Irish squad rankings all to play for in local derbies
There's a lot more than pride at stake, says Jim Glennon
I sent a text to one of my former charges in Leinster after their outstanding performance last week. I also wished him an enjoyable Christmas. He immediately replied thanking me, but reminding me too that for professional rugby players there is no such thing as Christmas! In Irish interprovincial rugby, this is derby week.
These Christmas games are not your run-of-the-mill Magners League games, and while they might not reach the pitch of a Heineken Cup game, they are still a level or two above the routine encounters.
After Leinster's great performance against Clermont, they will be brought back down to earth in Ravenhill tomorrow against a team that has been something of a bogey for them over the years. Joe Schmidt has been quite imaginative in his selections since his arrival and indeed this was evident in the two excellent back-to-back performances against Clermont.
Schmidt will not be unduly concerned by the loss of front-line players as he is blessed with an abundance of emerging talent in his squad and, even with the continued injury-enforced absence of Rob Kearney and Luke Fitzgerald, they have got plenty of capable players in reserve. Competition for places within the squad is fierce across the board but they'll need to be at their very best going up to Ravenhill.
Ulster really have achieved everything they would have wanted to at this stage of the season. Biarritz come to Ravenhill in January with all to play for in the third round of the Heineken Cup and with their record at home against French opposition, they'll really fancy their chances. Equally they'll fancy their chances of clipping the wings of their high-flying neighbours, especially after last weekend. On the downside for Brian McLaughlin, he is still waiting for Ruan Pienaar to really spark. The Springbok played better in Bath last weekend than in Ravenhill the week before, but for me he still has several gears to go up and if he manages to do that, he could ignite an outstanding season for Ulster.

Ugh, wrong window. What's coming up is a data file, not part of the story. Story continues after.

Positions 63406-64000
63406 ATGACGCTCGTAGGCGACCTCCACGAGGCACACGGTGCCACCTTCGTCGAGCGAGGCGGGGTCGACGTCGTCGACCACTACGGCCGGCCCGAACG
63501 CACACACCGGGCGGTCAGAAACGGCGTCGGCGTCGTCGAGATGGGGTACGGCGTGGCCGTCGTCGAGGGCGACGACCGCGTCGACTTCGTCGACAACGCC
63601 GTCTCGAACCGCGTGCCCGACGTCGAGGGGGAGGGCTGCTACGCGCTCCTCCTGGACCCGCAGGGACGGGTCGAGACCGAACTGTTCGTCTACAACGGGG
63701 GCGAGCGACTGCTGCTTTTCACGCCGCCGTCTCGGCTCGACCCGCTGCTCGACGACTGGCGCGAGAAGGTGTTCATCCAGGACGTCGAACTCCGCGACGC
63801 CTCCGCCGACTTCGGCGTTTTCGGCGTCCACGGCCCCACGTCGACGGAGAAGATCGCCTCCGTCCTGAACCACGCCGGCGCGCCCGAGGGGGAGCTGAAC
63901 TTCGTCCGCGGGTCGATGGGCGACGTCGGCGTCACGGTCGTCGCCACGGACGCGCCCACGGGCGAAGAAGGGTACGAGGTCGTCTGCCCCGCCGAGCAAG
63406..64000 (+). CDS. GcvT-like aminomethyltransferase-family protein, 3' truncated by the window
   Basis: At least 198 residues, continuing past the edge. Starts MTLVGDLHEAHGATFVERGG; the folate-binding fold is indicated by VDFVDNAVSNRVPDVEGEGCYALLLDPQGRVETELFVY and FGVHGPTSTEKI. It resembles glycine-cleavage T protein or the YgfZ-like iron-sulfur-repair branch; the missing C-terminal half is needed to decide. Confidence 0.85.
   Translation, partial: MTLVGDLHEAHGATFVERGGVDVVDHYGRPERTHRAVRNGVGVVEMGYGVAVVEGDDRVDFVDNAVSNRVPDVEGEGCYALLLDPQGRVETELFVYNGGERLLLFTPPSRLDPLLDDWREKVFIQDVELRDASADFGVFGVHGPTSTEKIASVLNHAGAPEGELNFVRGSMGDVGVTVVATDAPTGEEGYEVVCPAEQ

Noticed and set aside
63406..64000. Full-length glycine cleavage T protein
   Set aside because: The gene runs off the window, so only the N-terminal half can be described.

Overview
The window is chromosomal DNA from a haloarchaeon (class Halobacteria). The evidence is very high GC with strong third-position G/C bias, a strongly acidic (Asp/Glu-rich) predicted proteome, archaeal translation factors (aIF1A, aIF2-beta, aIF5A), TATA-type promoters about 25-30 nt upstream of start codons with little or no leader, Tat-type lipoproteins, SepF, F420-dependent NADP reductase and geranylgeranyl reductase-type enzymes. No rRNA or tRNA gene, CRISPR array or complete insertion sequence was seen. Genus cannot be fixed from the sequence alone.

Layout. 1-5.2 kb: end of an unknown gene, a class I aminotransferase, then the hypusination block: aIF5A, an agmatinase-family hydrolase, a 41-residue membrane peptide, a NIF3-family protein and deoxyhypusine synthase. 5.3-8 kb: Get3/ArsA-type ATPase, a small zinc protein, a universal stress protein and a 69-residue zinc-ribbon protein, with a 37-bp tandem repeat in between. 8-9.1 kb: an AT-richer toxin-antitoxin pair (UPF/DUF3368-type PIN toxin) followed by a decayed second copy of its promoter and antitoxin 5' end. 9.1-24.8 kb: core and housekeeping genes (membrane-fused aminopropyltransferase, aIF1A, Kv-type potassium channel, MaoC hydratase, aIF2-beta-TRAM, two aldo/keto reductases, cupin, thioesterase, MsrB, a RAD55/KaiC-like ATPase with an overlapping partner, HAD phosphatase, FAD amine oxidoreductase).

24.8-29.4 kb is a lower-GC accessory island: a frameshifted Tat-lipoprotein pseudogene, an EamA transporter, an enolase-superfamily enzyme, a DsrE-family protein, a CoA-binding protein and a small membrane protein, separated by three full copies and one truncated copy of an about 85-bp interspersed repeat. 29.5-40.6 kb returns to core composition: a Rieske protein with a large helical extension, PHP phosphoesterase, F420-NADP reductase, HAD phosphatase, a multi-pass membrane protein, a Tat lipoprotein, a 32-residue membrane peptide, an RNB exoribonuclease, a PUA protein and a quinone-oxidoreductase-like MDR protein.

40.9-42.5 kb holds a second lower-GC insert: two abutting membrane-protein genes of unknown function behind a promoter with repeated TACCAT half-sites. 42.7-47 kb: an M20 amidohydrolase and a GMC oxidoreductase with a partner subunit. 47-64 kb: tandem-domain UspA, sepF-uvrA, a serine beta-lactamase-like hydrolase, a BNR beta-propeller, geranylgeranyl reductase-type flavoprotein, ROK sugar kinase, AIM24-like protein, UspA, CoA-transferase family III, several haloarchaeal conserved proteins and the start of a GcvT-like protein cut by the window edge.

Munster are picking up the pieces post-Ospreys. They will still be very disappointed with the outcome in Swansea and particularly so because of the demolition job that was done on their scrum and on the tight-head side especially.
For me, it's not just a question of Tony Buckley or John Hayes, there has to be an issue around the second-row forward playing on that side of the scrum and that makes Paul O'Connell's absence even more costly.
It also gives us an insight into at least some of the thinking behind his mildly-surprising appeal of his four-week ban. Paul McCarthy, Munster's scrum coach, has a lot of work to do over the next few weeks because Toulon will undoubtedly target that side of the scrum, regardless of the personnel involved -- there is no understating the extent of the problem McGahan's men face in France.
How they begin to deal with this against Connacht tomorrow will be interesting, to say the least. Connacht revel in hosting the other three Irish provinces. These are their really big games of the year, the games that Connacht set out to win and to use as a base for building their support in the west. And their recent record bears ample testimony to this.
Similar to Leinster travelling to Ravenhill, Munster will have to be on their toes to deal with Connacht, regardless of how hard they've been hit with injuries. With a dearth of competitive sport over the holiday, all four games will be well worth watching -- numerous outstanding individual contests and closely-matched clashes of squads of considerable ability, all of whom have a lot more to play for than the league points.
There's massive personal and provincial pride at stake and rankings in the Irish squad are very much there to play for -- and not just Mike Ross and Tom Court eyeing up Tony Buckley and John Hayes.
Sunday Indo Sport